Postgraduate Information Session

Postgrad studyDo you want to advance your international career prospects? Increase your understanding of American politics, foreign policy, business, media and culture?

Then come to our Postgraduate Information Evening and learn how to launch your international career with the Master of US Studies.

A high-level understanding of the US and its role in the world is essential to pursuing any career on the international stage. Whether your background is in the humanities, business or law, the Master of US Studies will give you the opportunity to advance and contextualise your international career.

The Master of US Studies is more than just a degree. You will have unprecedented access to the academic and professional networks that the United States Studies Centre has leveraged in Australia and the US. This includes internship opportunities on Capitol Hill through our advanced degree program.

Find out more at our Postgraduate Information Evening with an expert panel discussion on what TV can teach us about America. (see details below).

You will also have the opportunity to speak one-on-one with our academics, current and graduate students.

TV NATION: What The Wire, House of Cards, and Girls can teach us about America

Wednesday 29 October 2014

The telly. Most of us switch it on to switch off. We watch it to "decompress." To unwind after work. Sometimes we even indulge in a little "trash." Commonly understood, television is an unserious and unintellectual medium. Something trivial, it serves as a diversion. Yet, such a view discredits both TV and its viewers, since each is capable of serious commentary. As the French Philosopher Jacques Derrida never tired of pointing out: what a society marginalises says a lot about what it holds centremost. Therefore, the idea that television comes after or apart from work, that it stands outside serious social and political inquiry, could tell us a lot about the political and social institutions it supposedly reflects.

Join the US Studies Centre and an expert panel of economists, television critics and media scholars to discuss what TV says about the United States.

Date: Wednesday 29 October 2014
Time: 6.30-8.30pm
Venue: United States Studies Centre, Institute Building


Panel Huw McKay

Huw McKay
Visiting Scholar, US Studies Centre
Executive Director and Senior International Economist at Westpac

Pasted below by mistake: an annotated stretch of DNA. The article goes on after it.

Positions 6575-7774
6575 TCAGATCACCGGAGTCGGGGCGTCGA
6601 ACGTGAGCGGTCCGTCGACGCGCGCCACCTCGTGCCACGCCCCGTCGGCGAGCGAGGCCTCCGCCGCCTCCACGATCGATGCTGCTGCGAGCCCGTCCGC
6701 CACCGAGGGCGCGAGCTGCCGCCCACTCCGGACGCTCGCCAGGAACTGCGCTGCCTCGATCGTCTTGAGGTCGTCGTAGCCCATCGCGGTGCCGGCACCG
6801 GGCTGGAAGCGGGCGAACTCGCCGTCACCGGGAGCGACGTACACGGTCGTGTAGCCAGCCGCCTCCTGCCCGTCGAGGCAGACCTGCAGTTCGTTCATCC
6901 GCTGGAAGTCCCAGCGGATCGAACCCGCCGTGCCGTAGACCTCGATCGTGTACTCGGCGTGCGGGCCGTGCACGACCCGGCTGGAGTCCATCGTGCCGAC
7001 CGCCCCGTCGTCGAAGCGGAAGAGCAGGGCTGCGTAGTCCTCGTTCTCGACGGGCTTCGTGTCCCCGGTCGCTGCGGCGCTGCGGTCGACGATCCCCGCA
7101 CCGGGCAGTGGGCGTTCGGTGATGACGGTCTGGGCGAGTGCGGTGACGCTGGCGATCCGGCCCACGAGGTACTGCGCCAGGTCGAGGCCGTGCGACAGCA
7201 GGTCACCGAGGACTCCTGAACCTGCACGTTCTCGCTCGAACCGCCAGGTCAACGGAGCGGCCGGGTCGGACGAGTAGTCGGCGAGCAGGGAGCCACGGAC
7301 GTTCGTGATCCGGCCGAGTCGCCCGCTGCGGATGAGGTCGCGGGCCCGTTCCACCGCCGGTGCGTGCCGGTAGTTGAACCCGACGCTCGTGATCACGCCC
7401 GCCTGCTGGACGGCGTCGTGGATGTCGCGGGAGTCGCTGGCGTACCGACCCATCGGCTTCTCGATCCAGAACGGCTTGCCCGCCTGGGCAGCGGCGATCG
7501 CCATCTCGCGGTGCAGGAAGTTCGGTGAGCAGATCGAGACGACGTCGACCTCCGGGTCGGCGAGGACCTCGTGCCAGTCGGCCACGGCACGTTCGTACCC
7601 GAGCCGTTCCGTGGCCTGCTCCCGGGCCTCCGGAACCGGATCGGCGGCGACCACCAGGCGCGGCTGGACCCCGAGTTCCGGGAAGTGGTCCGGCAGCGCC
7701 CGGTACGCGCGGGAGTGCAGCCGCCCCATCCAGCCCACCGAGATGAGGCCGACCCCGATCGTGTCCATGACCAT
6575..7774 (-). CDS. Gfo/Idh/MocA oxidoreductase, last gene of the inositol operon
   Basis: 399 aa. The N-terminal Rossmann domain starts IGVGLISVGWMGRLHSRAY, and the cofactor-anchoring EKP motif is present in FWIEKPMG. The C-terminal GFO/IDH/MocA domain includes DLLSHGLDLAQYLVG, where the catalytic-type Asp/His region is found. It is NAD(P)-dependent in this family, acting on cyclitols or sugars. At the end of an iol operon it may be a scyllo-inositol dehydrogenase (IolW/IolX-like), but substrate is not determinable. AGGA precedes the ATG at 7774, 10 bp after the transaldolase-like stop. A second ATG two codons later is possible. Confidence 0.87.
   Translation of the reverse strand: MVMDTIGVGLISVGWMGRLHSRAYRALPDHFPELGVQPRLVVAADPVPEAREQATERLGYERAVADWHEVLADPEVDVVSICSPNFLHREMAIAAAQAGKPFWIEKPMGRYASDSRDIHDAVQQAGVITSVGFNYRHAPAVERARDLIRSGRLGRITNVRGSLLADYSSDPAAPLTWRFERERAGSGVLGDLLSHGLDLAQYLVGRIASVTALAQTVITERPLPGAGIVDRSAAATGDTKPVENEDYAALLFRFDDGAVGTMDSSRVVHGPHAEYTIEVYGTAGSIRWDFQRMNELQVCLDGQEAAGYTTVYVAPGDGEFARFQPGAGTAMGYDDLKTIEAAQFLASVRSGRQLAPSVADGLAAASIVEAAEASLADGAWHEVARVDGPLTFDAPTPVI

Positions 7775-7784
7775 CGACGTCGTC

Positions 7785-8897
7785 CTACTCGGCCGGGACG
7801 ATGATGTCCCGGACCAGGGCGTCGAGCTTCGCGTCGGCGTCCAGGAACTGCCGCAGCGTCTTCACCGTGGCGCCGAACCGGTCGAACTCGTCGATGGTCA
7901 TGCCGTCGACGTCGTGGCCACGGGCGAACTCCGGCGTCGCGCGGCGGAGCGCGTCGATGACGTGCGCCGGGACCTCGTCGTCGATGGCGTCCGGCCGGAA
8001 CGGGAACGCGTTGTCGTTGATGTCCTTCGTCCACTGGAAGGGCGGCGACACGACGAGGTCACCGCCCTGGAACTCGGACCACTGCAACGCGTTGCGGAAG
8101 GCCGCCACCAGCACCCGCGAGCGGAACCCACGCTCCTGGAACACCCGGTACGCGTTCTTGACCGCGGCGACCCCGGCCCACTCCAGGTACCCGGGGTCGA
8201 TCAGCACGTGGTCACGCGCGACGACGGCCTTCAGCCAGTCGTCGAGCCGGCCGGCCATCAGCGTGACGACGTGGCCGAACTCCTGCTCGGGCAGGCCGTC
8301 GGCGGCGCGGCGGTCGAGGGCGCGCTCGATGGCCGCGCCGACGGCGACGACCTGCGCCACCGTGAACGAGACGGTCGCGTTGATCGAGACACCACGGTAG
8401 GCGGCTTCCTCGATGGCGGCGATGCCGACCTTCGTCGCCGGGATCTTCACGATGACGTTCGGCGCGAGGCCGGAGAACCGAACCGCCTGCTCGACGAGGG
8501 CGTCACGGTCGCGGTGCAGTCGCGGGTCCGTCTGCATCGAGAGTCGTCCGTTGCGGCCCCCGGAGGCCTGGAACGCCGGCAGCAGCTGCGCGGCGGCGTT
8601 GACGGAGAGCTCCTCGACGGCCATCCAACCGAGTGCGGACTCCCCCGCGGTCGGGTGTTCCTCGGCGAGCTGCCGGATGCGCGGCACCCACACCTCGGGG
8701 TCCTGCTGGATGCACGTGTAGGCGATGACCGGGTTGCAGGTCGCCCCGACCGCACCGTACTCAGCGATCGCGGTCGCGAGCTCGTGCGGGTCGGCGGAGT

Visiting scholar Huw McKay, an executive director and senior international economist at Westpac, will investigate the economic theory of US-China relations in House of Cards. McKay will evaluate the economic literacy of American political dramas, and point to some affinities between TV scripts and Australian foreign policy rhetoric.
 Rodney Taveira

Dr Rodney Taveira 
Lecturer in American Studies, US Studies Centre

Dr. Rodney Taveira is a lecturer of American Studies at the US Studies Centre. His critique of masculinity in Mad Men appeared last year in Cultural Studies Review. For this event he'll analyse the "American dream" in the HBO crime drama The Wire, examining the tension between social inclusion and urban violence.

Dr Jane Park Jane Park
Lecturer in Contemporary American Media, US Studies Centre

USSC lecturer Dr. Jane Park is the author of Yellow Future: Oriental Style in Hollywood Cinema. She publishes widely on the transnational flows of popular media, and global representations of Asian Americans and East Asia. Her commentary will focus on the relationship of gender and ethnicity in the popular HBO comedy Girls.

Moderated by Aaron Nyerges
Lecturer in American Studies & Masters Coordinator, US Studies Centre Aaron Nyerges

Aaron Nyerges is a Lecturer in American Studies at the US Studies Centre. He completed a PhD in Modern American Literature at the University of Sydney in 2013. He has recent and forthcoming publications on theories of intellectual property in the transpacific, the Coppola family in the Philippines, and William Faulkner’s relationship to cinema. His first book is in progress under the title The Grammar of Ecstasy: Theories of Community in the Geography of American Modernism.


Past information sessions:

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